I have taken to floating in the Yellowstone.
I have finally found a good spot. It’s along the path where I walk Hank, an eddy deep enough to dive in, and wide enough to swim around a little bit. Because it’s an eddy, you don’t get swept downstream, and because I am no longer young and lean, I can finally, float.
I was a sinker all the way through my childhood. I was a sinker during the years I led rafting and canoe trips. At summer camp, they lined up on the pier to watch me fail the backfloat. The camp director, head of waterfront, head of swimming and a couple of other random counselors. Arch your back they said. I did, and sank in a graceful curve, feet first, landing on my tummy on the sand at the bottom of the swimming area. Hold your breath they said. I did, and sank sank in a graceful curve, feet first, landing on my tummy on the sand at the bottom of the swimming area. Spread your arms out they said. I did, and sank in a graceful curve, feet first, landing on my tummy on the sand at the bottom of the swimming area. I’m the only one ever to get my Polliwog basic swim award without floating.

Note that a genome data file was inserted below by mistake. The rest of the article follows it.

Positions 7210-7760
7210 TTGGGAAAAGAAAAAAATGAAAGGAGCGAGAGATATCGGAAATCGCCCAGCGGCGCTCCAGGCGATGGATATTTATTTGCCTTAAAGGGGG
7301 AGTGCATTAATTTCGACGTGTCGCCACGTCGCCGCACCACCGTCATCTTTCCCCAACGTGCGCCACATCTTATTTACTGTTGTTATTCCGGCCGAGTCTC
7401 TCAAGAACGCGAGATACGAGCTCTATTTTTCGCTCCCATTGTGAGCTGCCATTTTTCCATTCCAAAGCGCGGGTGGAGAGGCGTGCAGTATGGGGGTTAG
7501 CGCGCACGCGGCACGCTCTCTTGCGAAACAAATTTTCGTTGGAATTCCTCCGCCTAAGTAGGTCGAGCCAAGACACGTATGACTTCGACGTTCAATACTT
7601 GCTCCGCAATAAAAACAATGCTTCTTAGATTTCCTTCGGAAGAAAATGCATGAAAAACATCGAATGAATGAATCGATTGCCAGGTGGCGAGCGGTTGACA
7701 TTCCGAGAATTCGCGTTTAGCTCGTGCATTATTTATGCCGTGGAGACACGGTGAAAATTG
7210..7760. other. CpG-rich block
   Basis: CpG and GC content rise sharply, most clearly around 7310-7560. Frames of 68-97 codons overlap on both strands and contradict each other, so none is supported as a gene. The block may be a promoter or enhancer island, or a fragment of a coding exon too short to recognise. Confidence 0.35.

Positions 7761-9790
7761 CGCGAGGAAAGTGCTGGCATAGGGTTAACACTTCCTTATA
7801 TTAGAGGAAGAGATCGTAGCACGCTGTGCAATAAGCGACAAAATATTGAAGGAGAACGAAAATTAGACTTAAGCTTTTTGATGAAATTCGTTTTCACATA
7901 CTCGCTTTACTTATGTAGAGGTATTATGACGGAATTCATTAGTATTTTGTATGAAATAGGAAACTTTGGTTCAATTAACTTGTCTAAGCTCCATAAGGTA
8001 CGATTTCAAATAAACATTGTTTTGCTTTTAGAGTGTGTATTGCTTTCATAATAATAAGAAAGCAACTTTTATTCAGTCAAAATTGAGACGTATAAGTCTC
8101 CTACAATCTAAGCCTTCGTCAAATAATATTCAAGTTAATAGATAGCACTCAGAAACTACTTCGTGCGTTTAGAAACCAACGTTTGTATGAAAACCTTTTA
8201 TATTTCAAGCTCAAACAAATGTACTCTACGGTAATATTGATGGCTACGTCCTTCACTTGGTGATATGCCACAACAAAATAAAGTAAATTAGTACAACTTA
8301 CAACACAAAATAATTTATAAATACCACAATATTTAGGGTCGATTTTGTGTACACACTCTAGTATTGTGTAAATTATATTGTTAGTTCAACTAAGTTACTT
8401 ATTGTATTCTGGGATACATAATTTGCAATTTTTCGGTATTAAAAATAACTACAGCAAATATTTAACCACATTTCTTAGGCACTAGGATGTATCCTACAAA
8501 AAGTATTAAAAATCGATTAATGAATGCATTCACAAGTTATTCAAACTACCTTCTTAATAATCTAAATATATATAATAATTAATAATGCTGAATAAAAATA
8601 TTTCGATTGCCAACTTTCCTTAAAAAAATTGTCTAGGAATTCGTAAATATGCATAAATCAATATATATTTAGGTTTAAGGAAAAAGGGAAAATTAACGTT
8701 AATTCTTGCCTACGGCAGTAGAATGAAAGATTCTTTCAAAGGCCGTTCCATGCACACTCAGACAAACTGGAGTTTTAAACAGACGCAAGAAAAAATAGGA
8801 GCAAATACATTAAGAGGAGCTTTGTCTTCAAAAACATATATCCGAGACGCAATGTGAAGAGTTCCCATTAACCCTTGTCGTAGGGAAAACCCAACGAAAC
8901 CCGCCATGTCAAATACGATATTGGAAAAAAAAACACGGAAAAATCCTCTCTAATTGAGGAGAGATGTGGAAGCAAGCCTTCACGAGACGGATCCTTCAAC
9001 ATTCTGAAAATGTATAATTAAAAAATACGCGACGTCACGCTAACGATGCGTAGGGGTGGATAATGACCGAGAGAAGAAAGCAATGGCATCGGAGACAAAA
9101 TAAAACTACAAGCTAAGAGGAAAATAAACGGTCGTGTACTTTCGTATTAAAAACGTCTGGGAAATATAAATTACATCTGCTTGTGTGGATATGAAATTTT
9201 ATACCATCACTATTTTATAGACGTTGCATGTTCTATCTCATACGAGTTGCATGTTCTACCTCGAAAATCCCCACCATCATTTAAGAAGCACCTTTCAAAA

Swimming was a race against death. Could I get to shallow water or the other side or something I could hang onto before I sank?
When I started teaching again, I joined the campus gym because there was a pool. Despite being a sinker, I like swimming. You can do it slowly. It’s good for hands and shoulders frozen from too much typing. One afternoon, I was doing my usual slow crawl across the deep end, when I realized I was floating.
I rolled over on my back to test it.
I was not sinking to the bottom of the pool in a graceful curve led by my feet. I was just bobbing there. At the surface. Floating! Who knew?
Floating in the Yellowstone on these hot afternoons, with Hank-dog worrying on the shore, has been an balm. The water is shockingly cool when you first dive in, then lovely. The sky is blue. The cottonwoods are green. The boaters are all on the other side of the river where the boat ramp is, so I don’t have to worry about someone crashing into me.
I never stay in very long, but for several minutes most afternoons, I take a long moment just to float. To let the water hold me up. To look at the sky.